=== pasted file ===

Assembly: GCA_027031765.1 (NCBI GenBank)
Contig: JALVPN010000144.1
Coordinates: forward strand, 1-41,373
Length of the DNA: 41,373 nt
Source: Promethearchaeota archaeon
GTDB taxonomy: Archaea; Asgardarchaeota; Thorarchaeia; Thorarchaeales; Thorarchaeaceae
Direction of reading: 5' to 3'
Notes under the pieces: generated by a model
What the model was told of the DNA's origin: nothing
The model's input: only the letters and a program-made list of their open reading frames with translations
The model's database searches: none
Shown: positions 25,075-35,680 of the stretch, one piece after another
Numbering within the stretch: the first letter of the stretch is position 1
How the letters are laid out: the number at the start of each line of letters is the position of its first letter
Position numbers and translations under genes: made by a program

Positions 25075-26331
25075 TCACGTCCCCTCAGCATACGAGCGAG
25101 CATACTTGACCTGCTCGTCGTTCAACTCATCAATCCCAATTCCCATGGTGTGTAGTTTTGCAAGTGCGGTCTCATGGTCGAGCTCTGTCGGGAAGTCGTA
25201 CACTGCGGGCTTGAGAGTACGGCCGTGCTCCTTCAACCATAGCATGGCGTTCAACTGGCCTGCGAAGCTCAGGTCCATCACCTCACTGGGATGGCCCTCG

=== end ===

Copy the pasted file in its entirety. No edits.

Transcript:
Assembly: GCA_027031765.1 (NCBI GenBank)
Contig: JALVPN010000144.1
Coordinates: forward strand, 1-41,373
Length of the DNA: 41,373 nt
Source: Promethearchaeota archaeon
GTDB taxonomy: Archaea; Asgardarchaeota; Thorarchaeia; Thorarchaeales; Thorarchaeaceae
Direction of reading: 5' to 3'
Notes under the pieces: generated by a model
What the model was told of the DNA's origin: nothing
The model's input: only the letters and a program-made list of their open reading frames with translations
The model's database searches: none
Shown: positions 25,075-35,680 of the stretch, one piece after another
Numbering within the stretch: the first letter of the stretch is position 1
How the letters are laid out: the number at the start of each line of letters is the position of its first letter
Position numbers and translations under genes: made by a program

Positions 25075-26331
25075 TCACGTCCCCTCAGCATACGAGCGAG
25101 CATACTTGACCTGCTCGTCGTTCAACTCATCAATCCCAATTCCCATGGTGTGTAGTTTTGCAAGTGCGGTCTCATGGTCGAGCTCTGTCGGGAAGTCGTA
25201 CACTGCGGGCTTGAGAGTACGGCCGTGCTCCTTCAACCATAGCATGGCGTTCAACTGGCCTGCGAAGCTCAGGTCCATCACCTCACTGGGATGGCCCTCG